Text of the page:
Anita Ragusa, the daughter of a costume company owner, delivers a dress for a costume ball at the last minute. The snobbish customer doesn't like the design at first, but agrees to let ...
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Anita Ragusa, the daughter of a costume company owner, delivers a dress for a costume ball at the last minute. The snobbish customer doesn't like the design at first, but agrees to let Anita model it for her to decide whether to keep it. Charlie, a drunk partygoer, sees Anita in the dress and invites her to attend the festivities. She reluctantly agrees and sings for the other guests. Written by
David Glagovsky <email@example.com>
Painfully amateurish performance and uninspired singing by Ruth Etting...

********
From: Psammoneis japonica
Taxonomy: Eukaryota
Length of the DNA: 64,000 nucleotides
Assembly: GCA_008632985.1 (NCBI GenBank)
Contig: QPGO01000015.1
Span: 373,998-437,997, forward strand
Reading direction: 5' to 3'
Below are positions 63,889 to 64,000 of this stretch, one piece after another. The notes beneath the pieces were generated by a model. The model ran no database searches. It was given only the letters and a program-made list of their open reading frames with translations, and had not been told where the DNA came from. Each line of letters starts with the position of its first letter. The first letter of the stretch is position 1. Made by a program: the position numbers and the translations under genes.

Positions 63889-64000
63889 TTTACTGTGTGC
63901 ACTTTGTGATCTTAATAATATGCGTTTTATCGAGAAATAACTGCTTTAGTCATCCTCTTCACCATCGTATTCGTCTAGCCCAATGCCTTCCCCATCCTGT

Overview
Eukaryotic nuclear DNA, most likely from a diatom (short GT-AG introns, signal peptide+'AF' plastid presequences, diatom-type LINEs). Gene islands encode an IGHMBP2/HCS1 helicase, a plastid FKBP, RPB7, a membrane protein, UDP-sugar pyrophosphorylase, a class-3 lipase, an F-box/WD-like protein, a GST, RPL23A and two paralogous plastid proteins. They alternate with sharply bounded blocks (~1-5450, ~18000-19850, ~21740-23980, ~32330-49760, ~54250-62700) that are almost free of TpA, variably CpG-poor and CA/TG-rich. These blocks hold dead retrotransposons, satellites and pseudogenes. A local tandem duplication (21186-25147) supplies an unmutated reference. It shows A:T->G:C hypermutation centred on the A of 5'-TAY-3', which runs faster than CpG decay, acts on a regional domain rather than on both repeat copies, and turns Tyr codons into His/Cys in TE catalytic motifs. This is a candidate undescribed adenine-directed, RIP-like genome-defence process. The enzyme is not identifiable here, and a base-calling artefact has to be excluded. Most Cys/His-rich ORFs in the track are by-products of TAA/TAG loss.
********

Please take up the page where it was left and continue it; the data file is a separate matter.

For me, the only strong point of the short was watching Brian Donlevy portray a drunk in way over-the-top fashion. He manages to provide the only point of interest in this insufferable take on the Cinderella story.
Vitaphone produced some really dated musical shorts in the '30s and this is certainly one that lacks a decent script. Much of the humor is today regarded as politically incorrect, particularly the overdone Italian accents and the drunken routines that are supposed to be very funny.
The only originality comes in the "mirror" scene with Etting seated before what looks like a huge TV screen (a mirror) gazing at the party and imagining herself as being introduced as a singer.
Her voice is small and tinny (thanks to the bad sound recording of the era), but it's her acting that is really atrocious. She sounds like a Brooklyn dame trying to sound high class and reading her lines with flat delivery. Nothing at all like the woman who would portray her much later on--Doris Day.
So much for Vitaphone and their Ruth Etting shorts. This has got to be one of the worst. The lifeless songs are no help.
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